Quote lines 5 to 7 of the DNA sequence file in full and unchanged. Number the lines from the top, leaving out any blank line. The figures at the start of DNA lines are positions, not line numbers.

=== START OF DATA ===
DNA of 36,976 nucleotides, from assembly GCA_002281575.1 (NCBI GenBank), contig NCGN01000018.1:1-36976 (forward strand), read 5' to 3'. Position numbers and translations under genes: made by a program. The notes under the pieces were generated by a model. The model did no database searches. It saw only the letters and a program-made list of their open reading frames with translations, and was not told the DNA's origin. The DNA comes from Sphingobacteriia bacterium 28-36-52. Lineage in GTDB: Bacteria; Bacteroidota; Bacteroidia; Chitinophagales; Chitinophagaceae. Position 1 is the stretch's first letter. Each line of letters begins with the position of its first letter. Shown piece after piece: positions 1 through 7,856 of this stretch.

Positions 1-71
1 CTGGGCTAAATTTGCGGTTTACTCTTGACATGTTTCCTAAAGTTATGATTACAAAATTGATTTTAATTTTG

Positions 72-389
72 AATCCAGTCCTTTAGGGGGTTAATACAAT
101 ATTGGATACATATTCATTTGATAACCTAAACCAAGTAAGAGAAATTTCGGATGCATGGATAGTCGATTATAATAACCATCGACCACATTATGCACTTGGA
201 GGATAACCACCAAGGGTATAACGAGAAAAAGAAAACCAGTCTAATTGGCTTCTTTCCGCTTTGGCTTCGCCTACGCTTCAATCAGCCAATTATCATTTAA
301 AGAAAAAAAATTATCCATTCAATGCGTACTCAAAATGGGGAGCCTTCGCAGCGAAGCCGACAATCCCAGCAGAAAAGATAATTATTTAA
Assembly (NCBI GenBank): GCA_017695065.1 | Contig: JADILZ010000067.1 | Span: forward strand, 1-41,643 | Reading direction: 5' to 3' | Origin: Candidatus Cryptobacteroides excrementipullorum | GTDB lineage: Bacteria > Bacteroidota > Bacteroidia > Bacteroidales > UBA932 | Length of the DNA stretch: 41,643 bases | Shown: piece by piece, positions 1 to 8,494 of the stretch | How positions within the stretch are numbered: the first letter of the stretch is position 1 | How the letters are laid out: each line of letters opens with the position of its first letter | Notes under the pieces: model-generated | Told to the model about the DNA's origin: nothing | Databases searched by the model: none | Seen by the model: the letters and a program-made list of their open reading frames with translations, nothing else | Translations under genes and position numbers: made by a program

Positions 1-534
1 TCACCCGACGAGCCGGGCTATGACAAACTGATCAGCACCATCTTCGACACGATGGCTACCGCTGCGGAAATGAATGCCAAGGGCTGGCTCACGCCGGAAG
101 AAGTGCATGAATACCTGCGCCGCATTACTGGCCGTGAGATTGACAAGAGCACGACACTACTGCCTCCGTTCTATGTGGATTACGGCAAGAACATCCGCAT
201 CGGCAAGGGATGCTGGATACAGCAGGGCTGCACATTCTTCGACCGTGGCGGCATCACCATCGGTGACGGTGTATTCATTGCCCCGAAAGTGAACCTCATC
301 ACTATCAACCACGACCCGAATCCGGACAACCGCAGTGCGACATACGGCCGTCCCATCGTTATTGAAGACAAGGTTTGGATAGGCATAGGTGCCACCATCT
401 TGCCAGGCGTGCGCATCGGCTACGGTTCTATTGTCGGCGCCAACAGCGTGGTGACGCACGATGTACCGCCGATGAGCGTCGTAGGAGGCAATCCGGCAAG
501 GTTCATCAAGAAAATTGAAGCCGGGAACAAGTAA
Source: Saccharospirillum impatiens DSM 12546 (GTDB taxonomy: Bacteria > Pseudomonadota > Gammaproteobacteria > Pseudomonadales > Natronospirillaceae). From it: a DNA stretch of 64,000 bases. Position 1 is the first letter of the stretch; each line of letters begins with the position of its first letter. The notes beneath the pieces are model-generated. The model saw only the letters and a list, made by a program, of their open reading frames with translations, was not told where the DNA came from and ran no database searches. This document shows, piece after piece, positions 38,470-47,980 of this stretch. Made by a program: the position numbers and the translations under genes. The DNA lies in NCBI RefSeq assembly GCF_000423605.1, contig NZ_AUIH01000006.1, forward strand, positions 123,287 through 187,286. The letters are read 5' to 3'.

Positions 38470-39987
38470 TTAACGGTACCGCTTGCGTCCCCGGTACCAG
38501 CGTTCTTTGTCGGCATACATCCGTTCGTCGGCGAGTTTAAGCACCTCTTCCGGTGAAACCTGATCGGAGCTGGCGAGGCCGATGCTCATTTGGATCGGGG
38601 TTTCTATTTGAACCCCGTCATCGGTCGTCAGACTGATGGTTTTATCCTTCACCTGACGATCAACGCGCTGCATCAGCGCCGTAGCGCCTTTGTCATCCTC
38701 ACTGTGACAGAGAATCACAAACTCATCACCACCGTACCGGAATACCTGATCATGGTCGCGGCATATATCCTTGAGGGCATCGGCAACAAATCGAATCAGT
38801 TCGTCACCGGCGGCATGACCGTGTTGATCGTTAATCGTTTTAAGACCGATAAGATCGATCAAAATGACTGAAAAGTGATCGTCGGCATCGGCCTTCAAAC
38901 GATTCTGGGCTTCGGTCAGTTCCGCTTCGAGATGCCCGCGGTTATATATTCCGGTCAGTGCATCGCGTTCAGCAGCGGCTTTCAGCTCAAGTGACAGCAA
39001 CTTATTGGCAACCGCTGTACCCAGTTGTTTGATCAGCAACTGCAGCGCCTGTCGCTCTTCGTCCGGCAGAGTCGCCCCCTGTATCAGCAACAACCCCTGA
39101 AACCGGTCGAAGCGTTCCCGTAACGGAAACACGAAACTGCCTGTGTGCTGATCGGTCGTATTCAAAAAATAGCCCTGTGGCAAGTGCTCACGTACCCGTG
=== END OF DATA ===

72 AATCCAGTCCTTTAGGGGGTTAATACAAT
101 ATTGGATACATATTCATTTGATAACCTAAACCAAGTAAGAGAAATTTCGGATGCATGGATAGTCGATTATAATAACCATCGACCACATTATGCACTTGGA
201 GGATAACCACCAAGGGTATAACGAGAAAAAGAAAACCAGTCTAATTGGCTTCTTTCCGCTTTGGCTTCGCCTACGCTTCAATCAGCCAATTATCATTTAA